“He’s going to be fine,” Andy whispered. John moaned.
“You know, I wish one of these times he would actually do it,” I said and left the room.
This was the fourth attempt. First were the sleeping pills that just knocked him out for a day and a half. They were non-narcotic. Then the noose that unraveled after he kicked the stool out from under his feet. He needed stitches on his forehead from falling forward and smacking his head on the corner of his desk. Third was the time he tried to jump from the roof of his parent’s two-story house. One broken collarbone later, he promised us that was his last one.
Now this pathetic attempt at wrist-cutting.
I flung myself down on the couch in the living room. Andy followed me in there and smacked me on the back of the head. Yeah, I guess I deserved that.
“He could have actually died this time,” he scolded.
“Did he cut across the wrist or down his arm?”
He sighed. “Across.”
“Remember, emo kid. It’s down the road, not across the street!” I yelled up the stairs. “How deep was it?”
“Not very deep. He tried to do it with his grandpa’s old hunting knife.”
“That piece of shit? It couldn’t even cut through butter. I bet he didn’t even nick an artery.”
“He didn’t. He cut it enough to bleed and just laid there for a while before texting Jenn and saying goodbye.”
I laughed. Uncontrollably. “I swear to god, Andy. I’m sick of these feeble cries for help. Especially when he won’t tell anyone what’s wrong. He won’t talk to any of us. I was serious before. I wish he would just do it.”
Andy jumped up from the chair across from me and glared. “You’re such an asshole.”
With that, he walked back upstairs. And I fell asleep.
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The lifeless eyes staring back at him in the mirror no longer affected him. It had been so long since he had seen anything that even remotely resembled a spark that he no longer gave a shit.
“Fuck you,” he mumbled at the shell of a person reflected back at him. This was now a part of his morning ritual. Brush teeth, shit, shower, swear at the useless lump that had ruined his life.
He glared extra hard this morning, trying to pinpoint the exact moment his soul just up and left. He had no one to blame but himself, and he knew it. Here he was, 28 years old, stuck in a dead end job and pissing his life away.
“I should just….leave,” he whispered. “Just get in the car and drive. No destination, no agenda. Just go.”
Even these words had become part of the ritual. But this time it was different. This time, for the first time in months (years, maybe) he saw the spark. His eyes lit up. He felt his soul, his essence, creeping back.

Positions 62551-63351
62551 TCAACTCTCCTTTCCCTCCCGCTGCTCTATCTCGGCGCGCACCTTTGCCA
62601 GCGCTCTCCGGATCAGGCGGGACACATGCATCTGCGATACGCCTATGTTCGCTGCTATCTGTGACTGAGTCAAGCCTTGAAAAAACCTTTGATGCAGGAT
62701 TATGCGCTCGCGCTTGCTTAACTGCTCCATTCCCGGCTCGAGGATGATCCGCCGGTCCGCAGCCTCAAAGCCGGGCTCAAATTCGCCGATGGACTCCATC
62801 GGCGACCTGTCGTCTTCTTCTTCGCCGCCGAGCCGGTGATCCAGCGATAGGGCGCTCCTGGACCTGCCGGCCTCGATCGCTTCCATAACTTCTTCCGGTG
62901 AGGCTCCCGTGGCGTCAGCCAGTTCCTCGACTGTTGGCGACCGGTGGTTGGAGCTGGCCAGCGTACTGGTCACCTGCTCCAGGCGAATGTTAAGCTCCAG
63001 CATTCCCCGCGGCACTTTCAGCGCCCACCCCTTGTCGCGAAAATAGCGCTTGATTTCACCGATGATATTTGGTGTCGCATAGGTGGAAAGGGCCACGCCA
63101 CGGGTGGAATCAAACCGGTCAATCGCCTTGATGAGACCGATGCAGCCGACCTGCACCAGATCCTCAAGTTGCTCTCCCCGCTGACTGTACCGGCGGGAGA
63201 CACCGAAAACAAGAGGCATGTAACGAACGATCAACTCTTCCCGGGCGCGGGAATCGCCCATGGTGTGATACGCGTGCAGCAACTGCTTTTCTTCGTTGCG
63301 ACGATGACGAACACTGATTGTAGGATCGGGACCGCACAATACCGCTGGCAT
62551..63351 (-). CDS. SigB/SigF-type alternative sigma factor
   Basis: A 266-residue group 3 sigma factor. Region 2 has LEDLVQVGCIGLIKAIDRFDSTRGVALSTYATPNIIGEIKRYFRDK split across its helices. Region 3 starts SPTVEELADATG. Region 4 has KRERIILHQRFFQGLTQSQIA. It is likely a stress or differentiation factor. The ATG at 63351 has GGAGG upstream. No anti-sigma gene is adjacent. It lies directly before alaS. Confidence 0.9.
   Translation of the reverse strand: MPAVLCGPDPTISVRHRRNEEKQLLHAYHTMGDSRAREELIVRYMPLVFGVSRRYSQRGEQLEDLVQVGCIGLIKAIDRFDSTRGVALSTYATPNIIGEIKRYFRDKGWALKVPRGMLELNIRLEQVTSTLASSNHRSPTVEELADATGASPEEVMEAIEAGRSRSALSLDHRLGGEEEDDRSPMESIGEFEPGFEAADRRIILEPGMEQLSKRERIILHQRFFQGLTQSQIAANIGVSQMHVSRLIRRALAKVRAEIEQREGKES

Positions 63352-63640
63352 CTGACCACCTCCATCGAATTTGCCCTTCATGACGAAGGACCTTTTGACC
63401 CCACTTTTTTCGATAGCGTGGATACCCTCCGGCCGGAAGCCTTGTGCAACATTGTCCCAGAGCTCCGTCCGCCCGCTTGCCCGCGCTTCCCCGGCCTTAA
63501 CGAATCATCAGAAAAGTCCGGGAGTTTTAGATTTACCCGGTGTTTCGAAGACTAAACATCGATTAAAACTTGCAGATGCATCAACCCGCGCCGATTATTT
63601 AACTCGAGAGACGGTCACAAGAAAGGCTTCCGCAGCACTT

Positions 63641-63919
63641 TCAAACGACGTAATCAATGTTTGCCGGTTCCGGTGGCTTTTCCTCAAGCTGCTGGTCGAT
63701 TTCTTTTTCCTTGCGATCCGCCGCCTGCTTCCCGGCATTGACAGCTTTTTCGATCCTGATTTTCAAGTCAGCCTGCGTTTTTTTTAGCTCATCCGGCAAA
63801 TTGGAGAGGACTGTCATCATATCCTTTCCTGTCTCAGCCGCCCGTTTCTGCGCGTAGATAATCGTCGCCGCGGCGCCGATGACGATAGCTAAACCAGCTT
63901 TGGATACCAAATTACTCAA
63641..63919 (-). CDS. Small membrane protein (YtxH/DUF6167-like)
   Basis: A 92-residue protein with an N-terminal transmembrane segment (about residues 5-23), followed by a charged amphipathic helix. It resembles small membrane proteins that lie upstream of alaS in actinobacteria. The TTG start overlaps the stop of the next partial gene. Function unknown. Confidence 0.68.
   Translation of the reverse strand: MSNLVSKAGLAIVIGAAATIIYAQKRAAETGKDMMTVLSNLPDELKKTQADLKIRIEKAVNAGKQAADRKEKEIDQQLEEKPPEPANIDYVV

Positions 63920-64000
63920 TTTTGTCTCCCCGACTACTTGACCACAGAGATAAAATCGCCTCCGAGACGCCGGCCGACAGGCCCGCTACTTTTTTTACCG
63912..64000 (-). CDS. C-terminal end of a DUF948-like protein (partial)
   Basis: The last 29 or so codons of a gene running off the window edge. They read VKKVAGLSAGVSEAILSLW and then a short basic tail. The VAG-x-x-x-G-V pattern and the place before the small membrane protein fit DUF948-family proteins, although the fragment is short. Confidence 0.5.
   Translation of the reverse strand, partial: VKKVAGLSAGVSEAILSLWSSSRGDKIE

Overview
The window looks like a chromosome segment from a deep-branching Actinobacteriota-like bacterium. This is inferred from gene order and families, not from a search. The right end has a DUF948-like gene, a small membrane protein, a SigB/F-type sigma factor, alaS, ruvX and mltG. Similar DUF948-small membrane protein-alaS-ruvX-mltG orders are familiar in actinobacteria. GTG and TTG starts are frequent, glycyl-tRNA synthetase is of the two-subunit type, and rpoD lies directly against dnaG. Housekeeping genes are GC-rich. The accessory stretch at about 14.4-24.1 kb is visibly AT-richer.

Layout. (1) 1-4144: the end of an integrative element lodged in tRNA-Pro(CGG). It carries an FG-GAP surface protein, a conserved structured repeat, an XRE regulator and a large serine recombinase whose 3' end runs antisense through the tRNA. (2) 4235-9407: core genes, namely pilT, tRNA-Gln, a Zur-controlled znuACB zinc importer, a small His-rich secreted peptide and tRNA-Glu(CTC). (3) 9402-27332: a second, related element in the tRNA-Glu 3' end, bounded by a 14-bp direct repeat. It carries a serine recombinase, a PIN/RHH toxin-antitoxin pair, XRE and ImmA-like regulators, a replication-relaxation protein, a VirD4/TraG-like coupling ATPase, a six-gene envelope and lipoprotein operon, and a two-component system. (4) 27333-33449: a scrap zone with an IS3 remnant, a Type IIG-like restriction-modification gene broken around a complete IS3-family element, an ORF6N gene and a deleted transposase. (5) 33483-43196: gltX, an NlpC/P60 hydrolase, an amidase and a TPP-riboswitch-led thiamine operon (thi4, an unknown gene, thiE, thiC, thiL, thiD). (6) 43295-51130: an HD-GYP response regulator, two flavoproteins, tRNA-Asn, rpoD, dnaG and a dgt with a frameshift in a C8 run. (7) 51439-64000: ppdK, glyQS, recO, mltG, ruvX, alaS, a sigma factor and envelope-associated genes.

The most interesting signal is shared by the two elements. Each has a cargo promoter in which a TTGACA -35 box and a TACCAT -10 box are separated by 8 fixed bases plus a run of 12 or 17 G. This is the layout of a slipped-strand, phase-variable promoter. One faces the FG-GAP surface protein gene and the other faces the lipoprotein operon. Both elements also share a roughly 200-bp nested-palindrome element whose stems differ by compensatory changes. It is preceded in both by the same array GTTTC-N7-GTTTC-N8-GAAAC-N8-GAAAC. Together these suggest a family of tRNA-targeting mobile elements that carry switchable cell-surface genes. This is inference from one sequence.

He knew what he needed to do. He quickly grabbed some essentials (clothes, laptop, iPod) and walked out to his car. After placing his cell phone behind one of his tires, he climbed in and started the engine of his avocado-green Mustang. He lit a cigarette, threw the car into reverse, rolled down the driver’s side window and hit the gas. The crunch sound of the phone as it was crushed by the car brought a smile to his face.
Driving east, away from the dead end job he would normally be on his way to, he started to laugh. He finally felt like he was taking control of his life. And he had never felt so free.
“The barometric pressure is dropping,” he said.
What a boring statement. Why would he think that would be a conversation starter? Neither one of us had said anything since we drove through Blythe. That was 2 hours ago. 2 hours of mundane talk radio and the same desert landscape rolling on and on and on.
“That might be the world’s worst super power,” I replied with a smirk, my eyes never leaving the window.
He doesn’t get it.
“Barometric pressure man. I don’t think he would ever be asked to join The Avengers,” I paused. “Do you think he would use his power for good or evil?”
“What are you talking about?”
Something about the level of annoyance in his voice grabbed me. I pried my gaze from the sprawling Mohave and glanced at him. His lip was twitching.
“Jesus, it was a joke.”
“You know I don’t understand your nerd speak.” He spat a little with that last word.
Why am I here? Why did I agree to continue with this charade and be his date for his sister’s wedding? Why didn’t I leave after walking in on him sucking off Evan in the pantry at his company’s Christmas dinner party?
I glared at him before returning my in-drive entertainment: Romeo and Juliette, with Joshua trees playing the parts of the Montagues and cacti as the Capulets.
“The barometric pressure fell a long time ago,” I sighed.